High School Faculty Member Fired For Allegedly Brokering Student Drug Deal | The Fix
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High School Faculty Member Fired For Allegedly Brokering Student Drug Deal

Ironically, Loretta Young worked for Steinert High School as a counselor for students dealing with substance abuse.



By McCarton Ackerman


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A high school student assistance coordinator in New Jersey has been fired from her position after allegedly trying to broker and failing to report a marijuana deal between two students in her office.

In the incident that took place last October at Steinert High School, Loretta Young reportedly ordered the students, identified as J.C. and G.H., to return marijuana and cash to each other after one student complained of being scammed financially by the other. Young was a tenured faculty member who had been with the school for 17 years. Ironically, her position offered free and confidential services for students who wanted help with substance abuse, in addition to other “personal, non-academic issues.”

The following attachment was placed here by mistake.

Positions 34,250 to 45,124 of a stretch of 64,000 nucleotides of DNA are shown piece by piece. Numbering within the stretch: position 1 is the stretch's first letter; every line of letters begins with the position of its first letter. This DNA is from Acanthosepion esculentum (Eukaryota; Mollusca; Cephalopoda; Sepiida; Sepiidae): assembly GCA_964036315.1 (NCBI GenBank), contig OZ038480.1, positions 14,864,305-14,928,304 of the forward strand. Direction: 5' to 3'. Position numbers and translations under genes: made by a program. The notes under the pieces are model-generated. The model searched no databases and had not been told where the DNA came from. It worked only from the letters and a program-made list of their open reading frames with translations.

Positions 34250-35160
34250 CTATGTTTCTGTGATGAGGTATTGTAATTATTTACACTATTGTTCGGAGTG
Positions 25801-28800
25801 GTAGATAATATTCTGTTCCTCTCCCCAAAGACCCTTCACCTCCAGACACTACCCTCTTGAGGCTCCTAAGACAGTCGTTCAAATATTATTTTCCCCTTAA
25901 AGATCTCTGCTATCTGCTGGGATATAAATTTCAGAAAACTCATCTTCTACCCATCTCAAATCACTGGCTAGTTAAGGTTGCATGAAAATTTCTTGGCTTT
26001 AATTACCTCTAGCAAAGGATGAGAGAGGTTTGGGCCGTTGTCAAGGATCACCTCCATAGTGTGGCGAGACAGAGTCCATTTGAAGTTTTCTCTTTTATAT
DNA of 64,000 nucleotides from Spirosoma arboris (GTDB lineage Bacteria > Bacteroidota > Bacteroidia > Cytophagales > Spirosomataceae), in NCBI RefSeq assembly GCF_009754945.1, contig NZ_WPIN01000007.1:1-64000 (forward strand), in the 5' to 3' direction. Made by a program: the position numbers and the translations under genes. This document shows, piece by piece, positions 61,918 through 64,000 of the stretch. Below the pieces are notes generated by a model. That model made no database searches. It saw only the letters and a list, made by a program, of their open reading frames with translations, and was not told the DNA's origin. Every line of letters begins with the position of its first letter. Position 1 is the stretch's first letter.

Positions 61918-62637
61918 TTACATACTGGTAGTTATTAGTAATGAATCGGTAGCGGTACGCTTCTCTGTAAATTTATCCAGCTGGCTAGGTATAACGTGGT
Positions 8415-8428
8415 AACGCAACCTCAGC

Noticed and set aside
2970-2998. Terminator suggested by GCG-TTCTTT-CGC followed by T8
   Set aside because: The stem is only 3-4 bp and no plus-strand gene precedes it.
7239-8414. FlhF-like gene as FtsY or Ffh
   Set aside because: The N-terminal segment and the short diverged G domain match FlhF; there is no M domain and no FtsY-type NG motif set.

Tenure charges were filed last January to remove Young from her position and the five-month investigation only recently concluded. “Ms. Young set in motion and presided over a disjointed version of street justice,” wrote arbitrator Michael Pecklers in the 88-page report. Pecklers concluded on May 2 that she should be removed from her position.

Young accused J.C. of placing blame on her as part of a scheme that was done in retaliation for being expelled due to the drug possession. She also claimed that a third student was in her office who dictated the transaction and that she attempted to report the incident to Principal Frank Ingargiola, but he was unavailable at the time.

However, Pecklers didn’t buy her story and said that she should have acted immediately. “There is no excuse for Ms. Young not to have called the main office instantly upon the exchange to alert them that J.C. was currently in possession, and G.H. was also in possession of a controlled dangerous substance in school,” wrote Pecklers. “(Young’s) rambling and confusing attempt to explain away her failure to report the drug transaction immediately to the administration exposes the underlying inconsistency in her story."

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